The Civil War Sesquicentennial Gets a Poet Laureate

This morning I learned that Natasha Trethewey has been named as the next poet laureate.  Many of you know Trethewey from her penetrating collection of poems on the racial legacy of the Civil War, titled Native Guard.  Her selection comes at an important point in the Civil War Sesquicentennial as we begin to commemorate those events that mark emancipation and the recruitment of African Americans into the United States army.  It is a commemorative landscape fraught with landmines, but I am comforted in knowing that there are voices out there that can help to guide us through.

The ghost of history lies down beside me, rolls over, pins me beneath a heavy arm.

Here is a video of the author reading “Elegy of a Native Guard” on location.

4 thoughts on “The Civil War Sesquicentennial Gets a Poet Laureate

  1. James Harrigan

    Great news about Natasha Trethewey, and a nicely done video. I like the way the poem first mentions the confederates, and their monument, and only then mentions the “black phalanx” of the Native Guards.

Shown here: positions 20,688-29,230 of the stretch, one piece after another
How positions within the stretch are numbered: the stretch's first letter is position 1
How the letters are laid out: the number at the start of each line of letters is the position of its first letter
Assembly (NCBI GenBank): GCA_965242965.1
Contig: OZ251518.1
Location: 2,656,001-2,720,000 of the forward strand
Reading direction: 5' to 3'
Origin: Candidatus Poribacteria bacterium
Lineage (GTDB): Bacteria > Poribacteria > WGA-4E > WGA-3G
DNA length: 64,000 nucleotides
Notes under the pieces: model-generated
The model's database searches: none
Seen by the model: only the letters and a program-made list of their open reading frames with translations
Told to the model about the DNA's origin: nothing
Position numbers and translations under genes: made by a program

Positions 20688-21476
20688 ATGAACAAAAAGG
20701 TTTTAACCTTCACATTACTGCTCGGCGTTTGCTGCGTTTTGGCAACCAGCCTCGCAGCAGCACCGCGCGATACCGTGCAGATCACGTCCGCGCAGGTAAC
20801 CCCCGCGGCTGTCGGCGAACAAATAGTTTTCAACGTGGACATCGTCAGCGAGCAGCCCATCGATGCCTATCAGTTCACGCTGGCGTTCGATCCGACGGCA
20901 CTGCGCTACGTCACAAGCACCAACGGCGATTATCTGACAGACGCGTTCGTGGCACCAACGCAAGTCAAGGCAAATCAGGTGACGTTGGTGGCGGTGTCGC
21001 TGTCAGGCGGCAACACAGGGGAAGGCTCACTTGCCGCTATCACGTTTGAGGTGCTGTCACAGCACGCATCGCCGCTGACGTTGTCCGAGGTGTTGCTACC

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  2. James Harrigan

    here’s the poem:

    We leave Gulfport at noon; gulls overhead
    trailing the boat–streamers, noisy fanfare–
    all the way to Ship Island. What we see
    first is the fort, its roof of grass, a lee–
    half reminder of the men who served there–
    a weathered monument to some of the dead.
    Inside we follow the ranger, hurried
    though we are to get to the beach. He tells
    of graves lost in the Gulf, the island split
    in half when Hurricane Camille hit,
    shows us casemates, cannons, the store that sells
    souvenirs, tokens of history long buried.
    The Daughters of the Confederacy
    has placed a plaque here, at the fort’s entrance–
    each Confederate soldier’s name raised hard
    in bronze; no names carved for the Native Guards–
    2nd Regiment, Union men, black phalanx.
    What is monument to their legacy?
    All the grave markers, all the crude headstones–
    water-lost. Now fish dart among their bones,
    and we listen for what the waves intone.
    Only the fort remains, near forty feet high,
    round, unfinished, half open to the sky,
    the elements–wind, rain–God’s deliberate eye.

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